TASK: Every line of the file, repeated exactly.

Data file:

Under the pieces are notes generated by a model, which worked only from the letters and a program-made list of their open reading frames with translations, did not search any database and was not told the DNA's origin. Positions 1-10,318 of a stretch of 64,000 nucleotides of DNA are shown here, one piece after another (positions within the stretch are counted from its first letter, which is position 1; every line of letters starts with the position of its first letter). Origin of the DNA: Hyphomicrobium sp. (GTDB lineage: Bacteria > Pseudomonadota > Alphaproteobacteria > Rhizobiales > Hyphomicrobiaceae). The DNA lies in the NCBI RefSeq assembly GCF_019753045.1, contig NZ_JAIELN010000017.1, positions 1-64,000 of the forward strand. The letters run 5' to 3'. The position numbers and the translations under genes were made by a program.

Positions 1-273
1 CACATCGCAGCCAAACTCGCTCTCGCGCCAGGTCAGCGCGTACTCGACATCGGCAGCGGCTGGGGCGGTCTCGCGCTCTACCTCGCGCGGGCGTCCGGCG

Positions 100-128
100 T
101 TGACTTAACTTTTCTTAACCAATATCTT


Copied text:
Under the pieces are notes generated by a model, which worked only from the letters and a program-made list of their open reading frames with translations, did not search any database and was not told the DNA's origin. Positions 1-10,318 of a stretch of 64,000 nucleotides of DNA are shown here, one piece after another (positions within the stretch are counted from its first letter, which is position 1; every line of letters starts with the position of its first letter). Origin of the DNA: Hyphomicrobium sp. (GTDB lineage: Bacteria > Pseudomonadota > Alphaproteobacteria > Rhizobiales > Hyphomicrobiaceae). The DNA lies in the NCBI RefSeq assembly GCF_019753045.1, contig NZ_JAIELN010000017.1, positions 1-64,000 of the forward strand. The letters run 5' to 3'. The position numbers and the translations under genes were made by a program.

Positions 1-273
1 CACATCGCAGCCAAACTCGCTCTCGCGCCAGGTCAGCGCGTACTCGACATCGGCAGCGGCTGGGGCGGTCTCGCGCTCTACCTCGCGCGGGCGTCCGGCG

Positions 100-128
100 T
101 TGACTTAACTTTTCTTAACCAATATCTT